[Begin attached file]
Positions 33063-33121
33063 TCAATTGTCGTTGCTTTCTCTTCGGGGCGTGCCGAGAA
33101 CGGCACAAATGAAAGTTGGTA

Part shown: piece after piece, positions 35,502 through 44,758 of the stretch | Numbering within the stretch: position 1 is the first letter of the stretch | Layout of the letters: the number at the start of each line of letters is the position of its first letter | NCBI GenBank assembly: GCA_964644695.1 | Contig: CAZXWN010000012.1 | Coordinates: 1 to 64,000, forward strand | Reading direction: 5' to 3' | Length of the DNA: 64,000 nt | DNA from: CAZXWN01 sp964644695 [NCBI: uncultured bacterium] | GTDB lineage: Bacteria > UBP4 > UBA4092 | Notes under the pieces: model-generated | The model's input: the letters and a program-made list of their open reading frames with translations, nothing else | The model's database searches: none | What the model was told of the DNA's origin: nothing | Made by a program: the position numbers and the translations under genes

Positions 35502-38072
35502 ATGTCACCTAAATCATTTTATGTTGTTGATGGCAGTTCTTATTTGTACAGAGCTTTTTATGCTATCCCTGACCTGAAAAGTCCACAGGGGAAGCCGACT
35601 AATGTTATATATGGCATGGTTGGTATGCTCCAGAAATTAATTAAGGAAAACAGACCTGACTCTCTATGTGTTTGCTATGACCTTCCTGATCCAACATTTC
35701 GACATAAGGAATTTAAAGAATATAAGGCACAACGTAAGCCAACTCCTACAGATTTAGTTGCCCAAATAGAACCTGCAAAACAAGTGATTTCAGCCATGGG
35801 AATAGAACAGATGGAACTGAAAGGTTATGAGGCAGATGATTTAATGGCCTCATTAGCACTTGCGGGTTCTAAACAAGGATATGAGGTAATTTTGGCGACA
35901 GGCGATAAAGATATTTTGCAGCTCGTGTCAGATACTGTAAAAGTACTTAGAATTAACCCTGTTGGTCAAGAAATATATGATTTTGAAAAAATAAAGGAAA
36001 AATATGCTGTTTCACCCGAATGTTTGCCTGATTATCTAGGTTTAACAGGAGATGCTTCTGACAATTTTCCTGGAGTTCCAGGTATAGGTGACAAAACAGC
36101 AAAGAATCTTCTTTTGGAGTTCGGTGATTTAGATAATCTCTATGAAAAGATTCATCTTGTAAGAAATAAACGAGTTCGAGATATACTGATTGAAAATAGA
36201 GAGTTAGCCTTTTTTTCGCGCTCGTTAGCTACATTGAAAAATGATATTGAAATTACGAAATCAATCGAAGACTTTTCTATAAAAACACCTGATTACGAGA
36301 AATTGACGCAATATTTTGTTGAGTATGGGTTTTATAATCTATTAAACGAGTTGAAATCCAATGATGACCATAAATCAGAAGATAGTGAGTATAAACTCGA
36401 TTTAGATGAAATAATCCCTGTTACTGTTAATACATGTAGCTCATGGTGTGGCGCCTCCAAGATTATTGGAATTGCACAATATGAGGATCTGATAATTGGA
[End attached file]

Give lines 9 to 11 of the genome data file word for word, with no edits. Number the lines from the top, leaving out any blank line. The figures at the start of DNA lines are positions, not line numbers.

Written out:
35801 AATAGAACAGATGGAACTGAAAGGTTATGAGGCAGATGATTTAATGGCCTCATTAGCACTTGCGGGTTCTAAACAAGGATATGAGGTAATTTTGGCGACA
35901 GGCGATAAAGATATTTTGCAGCTCGTGTCAGATACTGTAAAAGTACTTAGAATTAACCCTGTTGGTCAAGAAATATATGATTTTGAAAAAATAAAGGAAA
36001 AATATGCTGTTTCACCCGAATGTTTGCCTGATTATCTAGGTTTAACAGGAGATGCTTCTGACAATTTTCCTGGAGTTCCAGGTATAGGTGACAAAACAGC